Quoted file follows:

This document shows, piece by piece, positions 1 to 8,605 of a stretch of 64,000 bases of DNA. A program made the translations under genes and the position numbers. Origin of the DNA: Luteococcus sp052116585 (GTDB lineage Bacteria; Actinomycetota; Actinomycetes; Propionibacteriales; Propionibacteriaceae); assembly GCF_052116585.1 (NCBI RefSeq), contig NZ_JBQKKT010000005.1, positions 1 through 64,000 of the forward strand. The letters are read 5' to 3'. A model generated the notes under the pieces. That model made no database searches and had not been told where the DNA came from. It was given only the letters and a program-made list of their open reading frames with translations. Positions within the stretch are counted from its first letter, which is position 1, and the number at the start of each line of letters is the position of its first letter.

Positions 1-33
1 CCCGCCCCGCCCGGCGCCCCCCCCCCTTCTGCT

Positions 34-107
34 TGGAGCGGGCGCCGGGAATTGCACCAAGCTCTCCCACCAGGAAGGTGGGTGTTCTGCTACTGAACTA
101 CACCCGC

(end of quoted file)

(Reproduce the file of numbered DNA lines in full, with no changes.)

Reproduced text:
This document shows, piece by piece, positions 1 to 8,605 of a stretch of 64,000 bases of DNA. A program made the translations under genes and the position numbers. Origin of the DNA: Luteococcus sp052116585 (GTDB lineage Bacteria; Actinomycetota; Actinomycetes; Propionibacteriales; Propionibacteriaceae); assembly GCF_052116585.1 (NCBI RefSeq), contig NZ_JBQKKT010000005.1, positions 1 through 64,000 of the forward strand. The letters are read 5' to 3'. A model generated the notes under the pieces. That model made no database searches and had not been told where the DNA came from. It was given only the letters and a program-made list of their open reading frames with translations. Positions within the stretch are counted from its first letter, which is position 1, and the number at the start of each line of letters is the position of its first letter.

Positions 1-33
1 CCCGCCCCGCCCGGCGCCCCCCCCCCTTCTGCT

Positions 34-107
34 TGGAGCGGGCGCCGGGAATTGCACCAAGCTCTCCCACCAGGAAGGTGGGTGTTCTGCTACTGAACTA
101 CACCCGC